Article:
If you have convictions in other states, you can obtain a more comprehensive, nationwide criminal report from the FBI by going onto its website at Alternatively, you can contact the criminal history record repository (which keeps a record of all criminal activity in a state) in each state where you have arrests/convictions. Listed on Criminal History Record Repositories is a list of criminal history record repositories for all 50 states.
  5. Your personal life history. Here, you must include the date and place of birth, education history, employment history, marital status, and whether you have ever served in the military (if so, you must submit proof of military service along with your petition). Emphasize the positive things that have occurred in your life since your conviction—such as educational achievements, stable employment, marriage and children, community involvement, charitable services and donations, etc. Submit copies of your college transcript, high school diploma or GED, honors and awards, and other proof of your rehabilitation and good character. Explain what your future plans are and how a pardon may hurt or hinder those plans.
    Remember, your whole petition must be in the form of a narrative or essay. Thus, do not simply list those things in bullet format.
  6. You must give your reasons for applying for a pardon. This part of your application/petition is highly important. Although you do not have to go on for 10 pages here, you must make your statement compelling, enough so that the reader would want to give you the pardon. Simply saying you want a clean criminal record is not enough.
    Tell the Board/Governor how your conviction has negatively affected you and/or your family. For example, explain how you have been denied housing or employment opportunities because of your conviction, and how this has prevented you from providing your family and you an adequate standard of living.
    If you are facing deportation because of a conviction, explain how being separated from your family will negatively affect you as well as them. If you are pursuing a career in a field that requires you to obtain a pardon, explain this and submit documents, letters, or other proof from a prospective employer, licensing agency, or attorney verifying this necessity.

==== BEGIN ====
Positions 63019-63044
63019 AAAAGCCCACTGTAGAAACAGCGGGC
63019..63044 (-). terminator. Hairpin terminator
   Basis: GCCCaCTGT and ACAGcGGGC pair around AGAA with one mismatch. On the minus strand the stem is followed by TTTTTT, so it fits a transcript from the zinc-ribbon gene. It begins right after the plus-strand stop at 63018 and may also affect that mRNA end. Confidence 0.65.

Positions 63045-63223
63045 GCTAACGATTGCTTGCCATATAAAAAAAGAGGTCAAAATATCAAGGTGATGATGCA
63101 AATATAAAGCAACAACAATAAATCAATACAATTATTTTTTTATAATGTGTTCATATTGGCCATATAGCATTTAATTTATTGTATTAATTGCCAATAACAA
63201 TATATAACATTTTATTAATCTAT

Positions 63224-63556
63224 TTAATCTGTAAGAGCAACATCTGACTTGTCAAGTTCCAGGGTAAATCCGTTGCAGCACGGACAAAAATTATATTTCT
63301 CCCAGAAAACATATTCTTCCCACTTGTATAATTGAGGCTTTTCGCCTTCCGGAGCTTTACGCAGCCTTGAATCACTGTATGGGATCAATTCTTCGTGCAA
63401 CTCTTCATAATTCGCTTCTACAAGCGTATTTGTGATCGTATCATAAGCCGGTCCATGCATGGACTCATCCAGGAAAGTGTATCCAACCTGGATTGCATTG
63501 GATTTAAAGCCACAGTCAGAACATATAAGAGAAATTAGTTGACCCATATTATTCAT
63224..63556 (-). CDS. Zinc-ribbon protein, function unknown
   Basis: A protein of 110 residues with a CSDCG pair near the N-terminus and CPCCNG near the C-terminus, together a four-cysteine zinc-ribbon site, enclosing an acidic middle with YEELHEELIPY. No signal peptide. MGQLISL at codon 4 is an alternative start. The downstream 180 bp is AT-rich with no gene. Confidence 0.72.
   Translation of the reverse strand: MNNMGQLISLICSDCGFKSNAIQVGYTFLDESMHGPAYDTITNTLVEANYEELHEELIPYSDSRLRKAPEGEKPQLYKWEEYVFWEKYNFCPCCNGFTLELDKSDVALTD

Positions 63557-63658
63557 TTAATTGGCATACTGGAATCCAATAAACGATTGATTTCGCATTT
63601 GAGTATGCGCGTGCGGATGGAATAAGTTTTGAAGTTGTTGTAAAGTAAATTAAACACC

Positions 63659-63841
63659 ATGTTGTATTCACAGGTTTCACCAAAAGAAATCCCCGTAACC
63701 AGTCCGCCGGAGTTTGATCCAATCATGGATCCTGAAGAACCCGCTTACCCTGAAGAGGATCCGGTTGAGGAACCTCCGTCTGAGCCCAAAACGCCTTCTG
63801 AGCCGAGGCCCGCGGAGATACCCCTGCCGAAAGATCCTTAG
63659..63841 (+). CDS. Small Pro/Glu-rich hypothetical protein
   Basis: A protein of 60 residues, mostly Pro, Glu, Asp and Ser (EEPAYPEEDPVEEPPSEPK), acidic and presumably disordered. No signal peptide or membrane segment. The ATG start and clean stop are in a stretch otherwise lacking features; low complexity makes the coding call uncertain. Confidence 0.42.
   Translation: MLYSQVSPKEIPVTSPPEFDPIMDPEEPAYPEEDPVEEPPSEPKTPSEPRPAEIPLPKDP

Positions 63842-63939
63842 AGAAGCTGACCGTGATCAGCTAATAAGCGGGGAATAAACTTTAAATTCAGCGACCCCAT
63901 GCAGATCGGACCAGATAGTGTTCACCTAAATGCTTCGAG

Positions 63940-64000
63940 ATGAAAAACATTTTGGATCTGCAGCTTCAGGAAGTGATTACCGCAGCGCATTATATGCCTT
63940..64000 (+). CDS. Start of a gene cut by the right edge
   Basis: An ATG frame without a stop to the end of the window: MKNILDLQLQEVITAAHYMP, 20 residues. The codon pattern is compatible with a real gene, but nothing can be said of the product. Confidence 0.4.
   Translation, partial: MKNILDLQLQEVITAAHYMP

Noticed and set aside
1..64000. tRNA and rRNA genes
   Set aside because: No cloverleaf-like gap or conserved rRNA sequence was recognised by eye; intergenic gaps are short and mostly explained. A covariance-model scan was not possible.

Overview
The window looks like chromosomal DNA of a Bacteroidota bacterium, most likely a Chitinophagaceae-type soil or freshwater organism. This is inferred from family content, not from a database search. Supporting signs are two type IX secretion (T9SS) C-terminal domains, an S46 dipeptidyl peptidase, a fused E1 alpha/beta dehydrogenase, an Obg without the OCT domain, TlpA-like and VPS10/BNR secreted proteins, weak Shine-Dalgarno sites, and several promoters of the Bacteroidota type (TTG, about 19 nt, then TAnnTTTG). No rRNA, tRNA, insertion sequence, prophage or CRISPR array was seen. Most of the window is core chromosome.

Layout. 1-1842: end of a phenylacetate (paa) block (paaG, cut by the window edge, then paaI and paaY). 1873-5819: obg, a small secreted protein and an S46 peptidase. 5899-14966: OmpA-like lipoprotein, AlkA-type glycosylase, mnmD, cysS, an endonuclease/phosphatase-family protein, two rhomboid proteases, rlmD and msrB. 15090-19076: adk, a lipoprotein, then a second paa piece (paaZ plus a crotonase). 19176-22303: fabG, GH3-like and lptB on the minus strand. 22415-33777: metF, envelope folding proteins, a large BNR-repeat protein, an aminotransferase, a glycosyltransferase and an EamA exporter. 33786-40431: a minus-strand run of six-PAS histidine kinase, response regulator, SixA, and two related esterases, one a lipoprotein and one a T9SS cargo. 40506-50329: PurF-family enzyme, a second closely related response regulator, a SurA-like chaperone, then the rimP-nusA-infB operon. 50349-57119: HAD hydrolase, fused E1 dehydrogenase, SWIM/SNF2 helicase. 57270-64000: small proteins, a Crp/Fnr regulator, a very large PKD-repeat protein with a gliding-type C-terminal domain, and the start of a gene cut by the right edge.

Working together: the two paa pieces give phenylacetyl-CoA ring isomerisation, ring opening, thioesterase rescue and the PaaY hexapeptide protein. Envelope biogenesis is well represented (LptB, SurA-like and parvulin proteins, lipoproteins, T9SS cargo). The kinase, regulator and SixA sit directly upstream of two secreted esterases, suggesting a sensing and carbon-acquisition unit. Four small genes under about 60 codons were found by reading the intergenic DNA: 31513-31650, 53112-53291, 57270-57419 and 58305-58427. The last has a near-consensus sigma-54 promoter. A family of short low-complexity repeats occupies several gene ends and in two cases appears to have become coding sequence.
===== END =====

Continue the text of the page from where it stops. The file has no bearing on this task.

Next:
If you need to regain your gun rights, explain why you need this—for example, you are pursuing a career that requires the use of firearms, or you want to take part in your family hunting traditions, or you simply want to feel more secure and able to defend yourself and/or your family after a recent traumatic event.
  7. Finally, your petition must include the following statement: “I declare under penalty of perjury that all of the assertions made in this petition are complete, truthful and accurate.”

All of the information above must be included in your petition. The Board will reject your petition if anything is missing. Make sure to include your current mailing address within the petition itself (and not simply on the envelope).

Again, your petition must be addressed to the Governor, and it must be signed in front of a notary public before you send it away. You can find a notary public in most banks; they typically charge a small fee, usually depending on whether you have an account with that particular bank.
When everything is complete, you must send an original and three copies of your completed application (this includes three copies of all supporting documents, such as college transcripts and military certificates) to the following address:

Prisoner Review Board
319 East Madison, Suite A
Springfield, Illinois 62701

In addition to the three copies above, you must send an identical copy of your petition, including any supporting documents, to the following individuals:

  1. The judge who sentenced you for the conviction (if the sentencing judge is no longer working at that court, send it to the attention of the chief judge in that circuit)
  2. The current county attorney in the county you were convicted. If the county is Cook County, address it to Cook County State’s Attorney, Room 11D38, 2650 South California Avenue, Chicago, Illinois 6608.

After you have sent copies of your petition to the sentencing judge and county attorney, you must then provide proof to the Board that you did that. You can do this by either sending in an affidavit with a statement that you did send the copies plus a notary public’s signature, or sending in a receipt of your mailing through registered or certified mail. It is easier to simply send the copies by registered or certified mail, and then submit the receipt to the Board. Keep in mind, however, that proof must be sent to the Board along with your petition (meaning you must send the sentencing judge’s and county attorney’s copies away either before or at the same time you send your original and three copies to the Board).

If you want the Board to hold a public hearing on your application, you must request it in your petition. If a hearing is held, you can bring supporters to speak out for you. Those who oppose your petition can also attend and speak out against you.

Unless you are incarcerated, we suggest you request a hearing AND attend. The hearing is an excellent opportunity to put a human face onto your petition; it lets the Board not only see you in person but also the amount of support you have in your community.

Even if you are incarcerated and thus cannot attend the hearing, a representative may attend the hearing to speak on your behalf. If you intend to have witnesses testify at the hearing for you, you must submit the names and addresses of those witnesses at the time you submit your request for a hearing. A maximum of four persons may speak during the presentation of your case, and you are limited to a total of twenty minutes.